Milbauer:  How the f**k do you know her name?

Cosimano pulls out her gun.  She stares down Turco as she cautiously walks over to him.

Milbauer:  Megan what are you doing?

Turco and Cosimano stare each other down.

Turco:  She’s about to get rough.  She likes it rou—

Cosimano bludgeons Turco on the head with her gun.  He falls out of the chair, limply hanging by his handcuffed wrists.  Milbauer grabs the gun from her hand.  They struggle, and he restrains her.  He puts the gun down on the table.

Milbauer:  Jesus, Meg what the f**k!  The tape!

Cosimano:  It’s off.

Milbauer checks Turco.

Milbauer:  He’s out cold.  F**k.  f**k…

Cosimano:  I can explain.

Milbauer:  It’s a little f**king late for that!  We’re gonna get burned for this sh*t!  This f**ker is gonna walk Meg!  How the hell are we gonna explain this!  Why the hell did you do that?  This a**hole has a degree in headf**king!  You can’t believe his bullsh*t.

Milbauer props the unconscious Turco up in his chair.  He gets blood on his shirt.

Cosimano:  Listen we have to get him out of here.

Milbauer:  We’re not going anywhere Meg.   This is a f**king murder suspect with ties to all three victims.  And you just f**ked any chance of putting this guy away.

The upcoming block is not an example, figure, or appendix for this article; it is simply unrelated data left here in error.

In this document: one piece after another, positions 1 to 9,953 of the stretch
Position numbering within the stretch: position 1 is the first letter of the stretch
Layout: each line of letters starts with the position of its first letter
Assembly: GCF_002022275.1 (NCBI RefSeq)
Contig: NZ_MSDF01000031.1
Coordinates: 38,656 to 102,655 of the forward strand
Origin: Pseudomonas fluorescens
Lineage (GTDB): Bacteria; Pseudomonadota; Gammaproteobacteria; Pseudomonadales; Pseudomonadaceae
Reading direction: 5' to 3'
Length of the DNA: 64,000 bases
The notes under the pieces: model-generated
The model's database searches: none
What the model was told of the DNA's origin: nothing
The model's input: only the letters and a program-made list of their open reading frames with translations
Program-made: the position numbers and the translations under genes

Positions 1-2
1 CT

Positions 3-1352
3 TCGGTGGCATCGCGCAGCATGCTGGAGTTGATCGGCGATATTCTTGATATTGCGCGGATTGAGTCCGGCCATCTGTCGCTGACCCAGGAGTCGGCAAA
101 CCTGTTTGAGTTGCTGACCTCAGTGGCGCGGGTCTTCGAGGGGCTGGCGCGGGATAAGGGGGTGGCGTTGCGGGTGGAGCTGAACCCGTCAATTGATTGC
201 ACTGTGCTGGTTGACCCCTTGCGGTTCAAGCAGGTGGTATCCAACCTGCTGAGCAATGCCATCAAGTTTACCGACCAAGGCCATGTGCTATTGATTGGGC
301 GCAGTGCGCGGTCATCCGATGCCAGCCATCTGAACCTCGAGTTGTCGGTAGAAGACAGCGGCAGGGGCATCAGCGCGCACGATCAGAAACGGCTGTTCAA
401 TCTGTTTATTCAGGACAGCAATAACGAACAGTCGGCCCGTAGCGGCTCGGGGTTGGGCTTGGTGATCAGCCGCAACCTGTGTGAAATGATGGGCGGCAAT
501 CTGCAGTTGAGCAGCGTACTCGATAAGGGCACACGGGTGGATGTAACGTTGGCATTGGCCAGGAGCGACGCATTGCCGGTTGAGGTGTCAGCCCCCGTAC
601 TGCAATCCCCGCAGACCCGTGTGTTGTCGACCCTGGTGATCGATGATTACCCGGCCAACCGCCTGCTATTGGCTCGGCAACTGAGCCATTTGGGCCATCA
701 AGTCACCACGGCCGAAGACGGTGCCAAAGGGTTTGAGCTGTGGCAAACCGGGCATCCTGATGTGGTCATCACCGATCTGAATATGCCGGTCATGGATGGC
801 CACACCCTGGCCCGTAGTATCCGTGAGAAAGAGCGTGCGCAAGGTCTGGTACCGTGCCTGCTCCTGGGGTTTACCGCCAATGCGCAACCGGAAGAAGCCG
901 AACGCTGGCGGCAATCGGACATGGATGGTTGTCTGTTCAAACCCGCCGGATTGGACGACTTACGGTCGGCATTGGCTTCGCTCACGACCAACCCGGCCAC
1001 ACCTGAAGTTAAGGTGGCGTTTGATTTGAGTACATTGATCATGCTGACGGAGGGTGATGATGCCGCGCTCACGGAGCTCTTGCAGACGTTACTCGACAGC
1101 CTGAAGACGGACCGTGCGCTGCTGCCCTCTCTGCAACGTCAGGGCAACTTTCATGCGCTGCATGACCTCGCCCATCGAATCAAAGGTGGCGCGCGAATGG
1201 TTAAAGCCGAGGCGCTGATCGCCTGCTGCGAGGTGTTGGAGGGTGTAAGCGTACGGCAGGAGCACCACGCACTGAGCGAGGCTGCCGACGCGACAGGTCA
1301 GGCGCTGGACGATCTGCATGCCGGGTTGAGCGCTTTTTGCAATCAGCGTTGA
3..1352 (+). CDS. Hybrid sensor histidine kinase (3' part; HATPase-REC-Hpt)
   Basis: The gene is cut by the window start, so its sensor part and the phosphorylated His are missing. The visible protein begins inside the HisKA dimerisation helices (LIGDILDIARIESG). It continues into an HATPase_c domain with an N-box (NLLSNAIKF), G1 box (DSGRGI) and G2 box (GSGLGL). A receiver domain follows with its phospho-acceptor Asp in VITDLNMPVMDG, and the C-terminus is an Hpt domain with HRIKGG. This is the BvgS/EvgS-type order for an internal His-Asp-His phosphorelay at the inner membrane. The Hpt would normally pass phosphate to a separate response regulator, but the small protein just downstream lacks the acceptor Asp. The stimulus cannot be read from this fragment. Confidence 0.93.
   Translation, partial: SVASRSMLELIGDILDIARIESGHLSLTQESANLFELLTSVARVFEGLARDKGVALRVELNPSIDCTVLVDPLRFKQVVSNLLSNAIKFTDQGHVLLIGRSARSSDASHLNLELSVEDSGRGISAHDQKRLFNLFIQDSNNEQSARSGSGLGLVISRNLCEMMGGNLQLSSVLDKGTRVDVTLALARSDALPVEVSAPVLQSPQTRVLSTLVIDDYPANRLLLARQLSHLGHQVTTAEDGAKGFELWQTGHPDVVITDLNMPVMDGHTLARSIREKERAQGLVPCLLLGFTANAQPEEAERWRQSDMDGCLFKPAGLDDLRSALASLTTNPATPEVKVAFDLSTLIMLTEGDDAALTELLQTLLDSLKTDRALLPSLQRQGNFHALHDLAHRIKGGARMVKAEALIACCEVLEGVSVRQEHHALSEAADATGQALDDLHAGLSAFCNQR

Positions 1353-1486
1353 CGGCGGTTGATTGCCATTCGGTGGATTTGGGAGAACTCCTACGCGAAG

Cosimano:  Just uncuff him Bobby.

Milbauer:  What the hell are you talking about?

Cosimano:  He didn’t kill the third girl.

Milbauer: Great work detective.  And how the f**k do you know this?

Cosimano picks her gun up off the table.  She circles Milbauer and Turco.

Cosimano:  He was with me the night of the third murder.

Milbauer:  Meg—

Cosimano suddenly clobbers Milbauer with her gun.  He drops to the floor, unconscious.  She steps over him to get to Turco.  She slaps him in the face.  He comes to.  Her face comes into focus.

Turco:  Ow.

Cosimano puts the gun to Turco’s head.

Cosimano:  We’re walking out the front door, and you’re going to take me to your friend.

A Scene from “The Terminator” – Sarah Connor Watches Reese’s Interrogation Tape, from

Film as Art – Bunker Hill Community College
Week 04 – Character and Dialogue, Assignment 4
Michael McVey
February 25, 2010

The Terminator
Sarah Connor watches Kyle Reese’s interrogation tape.

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Examine a scene where dialog is used and answer the questions:

1) How is character revealed through the actions they take?

On a television monitor, a tape plays: Kyle Reese sits handcuffed to a chair while Dr. Silberman questions him. The camera pans left to reveal Sarah Connor watching the tape, along with Dr. Silberman, Lieutenant Traxler, and Detective Vukovich.

Silberman sits front and center, amused by Reese’s outlandish tale. He laughs at the tape with Vukovich. Both men seem oblivious to the anxiety-wracked Sarah, who nervously chews her fingernails. Traxler gives them both a look of disgust—Silberman and Vukovich are insensitive to Sarah’s mental state.